The United Way of Union County is set to distribute almost three-quarters of a million dollars to local programs and social service agencies as a result of its 2013 fundraising campaign.
The agency said overall donations are expected to be up 3.2 percent from 2012 -- setting a record -- but fall short of the $1 million goal.
Shari Marsh, United Way of Union County's executive director, said the 2013 campaign is projected to finish with more than $954,000.
"This is the money used toward the 2014 funded programs. When the Community Investment Committee finalized their funding recommendations for the board, the projected campaign was $945,791, which is $8,209 less than the current projection," she said.
The Community Investment Committee, or CIC, is made up of board members as well as community representatives who are United Way donors. The committee recommends to the board which programs should be funded.
This past year, 20 CIC volunteers used certain indicators to determine where donor dollars would best be spent: lives changed, the ability to deliver services that meet pressing community needs, financial accountability and use of best practices.
During the evaluation process, nine CIC teams filled out reports from site visits to last year's funded programs. The reports were discussed at six committee meetings before final recommendations were prepared for the United Way Board of Trustees on Jan. 15.
Overall, United Way will provide $713,924.25 in community support this year. Of that, $594,594.05 will fund 42 programs at 27 partner agencies. Programs to be funded include pantries; senior centers; emergency and homeless shelters; disaster relief; services to homebound residents; and youth and wellness programs.
The remainder of the campaign funds will cover administrative expenses. The nonprofit also builds in a cushion for some pledges that are made but not kept.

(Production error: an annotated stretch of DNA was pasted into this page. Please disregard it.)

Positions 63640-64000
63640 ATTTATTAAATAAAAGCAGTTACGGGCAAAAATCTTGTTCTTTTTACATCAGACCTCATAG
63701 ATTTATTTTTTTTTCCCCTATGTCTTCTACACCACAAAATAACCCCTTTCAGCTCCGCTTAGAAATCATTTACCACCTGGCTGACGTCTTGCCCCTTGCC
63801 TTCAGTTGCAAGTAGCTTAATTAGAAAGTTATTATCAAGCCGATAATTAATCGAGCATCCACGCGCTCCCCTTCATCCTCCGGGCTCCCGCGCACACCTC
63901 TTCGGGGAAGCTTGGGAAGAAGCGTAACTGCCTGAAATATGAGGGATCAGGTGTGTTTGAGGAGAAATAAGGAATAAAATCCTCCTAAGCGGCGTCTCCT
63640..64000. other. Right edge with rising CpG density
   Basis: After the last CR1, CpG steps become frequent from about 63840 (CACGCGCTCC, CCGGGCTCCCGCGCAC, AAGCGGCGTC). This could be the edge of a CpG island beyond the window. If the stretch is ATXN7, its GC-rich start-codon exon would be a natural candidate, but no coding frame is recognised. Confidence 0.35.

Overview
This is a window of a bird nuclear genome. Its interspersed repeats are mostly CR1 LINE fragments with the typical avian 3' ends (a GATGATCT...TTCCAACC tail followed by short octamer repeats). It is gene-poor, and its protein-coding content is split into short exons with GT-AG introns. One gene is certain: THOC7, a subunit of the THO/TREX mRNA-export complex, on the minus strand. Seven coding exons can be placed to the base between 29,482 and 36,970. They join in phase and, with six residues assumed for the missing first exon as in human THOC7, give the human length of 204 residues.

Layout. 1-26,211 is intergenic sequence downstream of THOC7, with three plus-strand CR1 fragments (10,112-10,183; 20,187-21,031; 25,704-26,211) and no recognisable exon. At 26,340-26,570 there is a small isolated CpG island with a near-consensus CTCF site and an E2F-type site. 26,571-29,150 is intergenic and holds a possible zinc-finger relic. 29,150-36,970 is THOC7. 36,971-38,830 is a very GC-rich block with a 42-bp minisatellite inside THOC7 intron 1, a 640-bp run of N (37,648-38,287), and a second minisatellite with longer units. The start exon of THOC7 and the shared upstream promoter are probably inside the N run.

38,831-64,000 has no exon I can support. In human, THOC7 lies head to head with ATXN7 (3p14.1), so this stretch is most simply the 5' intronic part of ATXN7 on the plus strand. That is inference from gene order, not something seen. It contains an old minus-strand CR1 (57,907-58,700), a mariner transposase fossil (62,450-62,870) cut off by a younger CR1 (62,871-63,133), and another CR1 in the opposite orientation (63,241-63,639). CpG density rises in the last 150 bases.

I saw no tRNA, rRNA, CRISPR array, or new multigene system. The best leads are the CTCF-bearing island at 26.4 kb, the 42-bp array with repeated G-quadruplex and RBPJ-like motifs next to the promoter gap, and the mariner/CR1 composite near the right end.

"The United Way has fundraising expenses of $132,264, administration expenses of $54,512, $3,476 moved to the reserve fund and anticipated pledge loss expenses of $41,976. Combining these figures with the difference in our campaign projection illustrates where the other funds are directed," Marsh said.
The Salvation Army will be United Way's top-funded partner agency for the fifth straight year, receiving $132,000 for three programs -- two to prevent and address homelessness and one to coordinate a food pantry network among its own pantry, Richwood, Plain City and Milford Center.
Other top funded programs are:
* Maryhaven at the Mill Center, the county's new mental health-services provider, will receive $47,500 for operating North Star Center, an after-school youth site in Richwood, and for other youth programs that encourage leadership and drug-free choices.
* The Union County Chapter of the American Red Cross will get $44,500, $32,000 of which will fund disaster response. The remainder will go toward service to local military families and bloodmobiles.
* Memorial Hospital of Union County was approved for $43,700, most of which -- $38,500 -- will fund meals at three community sites and for homebound residents. The remaining $5,200 will fund speech and hearing therapy.
* Loving Care Hospice will use its $29,241.39 to serve terminally ill patients.
Not all of the recipients are based in Union County, but all serve local residents.
"Those whose physical locations are outside of the county include Boy Scouts, Discovery Riders, Girl Scouts, Heart of Ohio Homeless Shelter, Legal Aid Society and Turning Point. These organizations, for the most part, serve multiple counties' residents and seek support from those counties," Marsh said.
A complete line-by-line breakdown of United Way's 2014 allocations, is available at unitedwayofunioncounty. org.
Marsh said the board still is working on setting a goal for the 2014 fundraising year.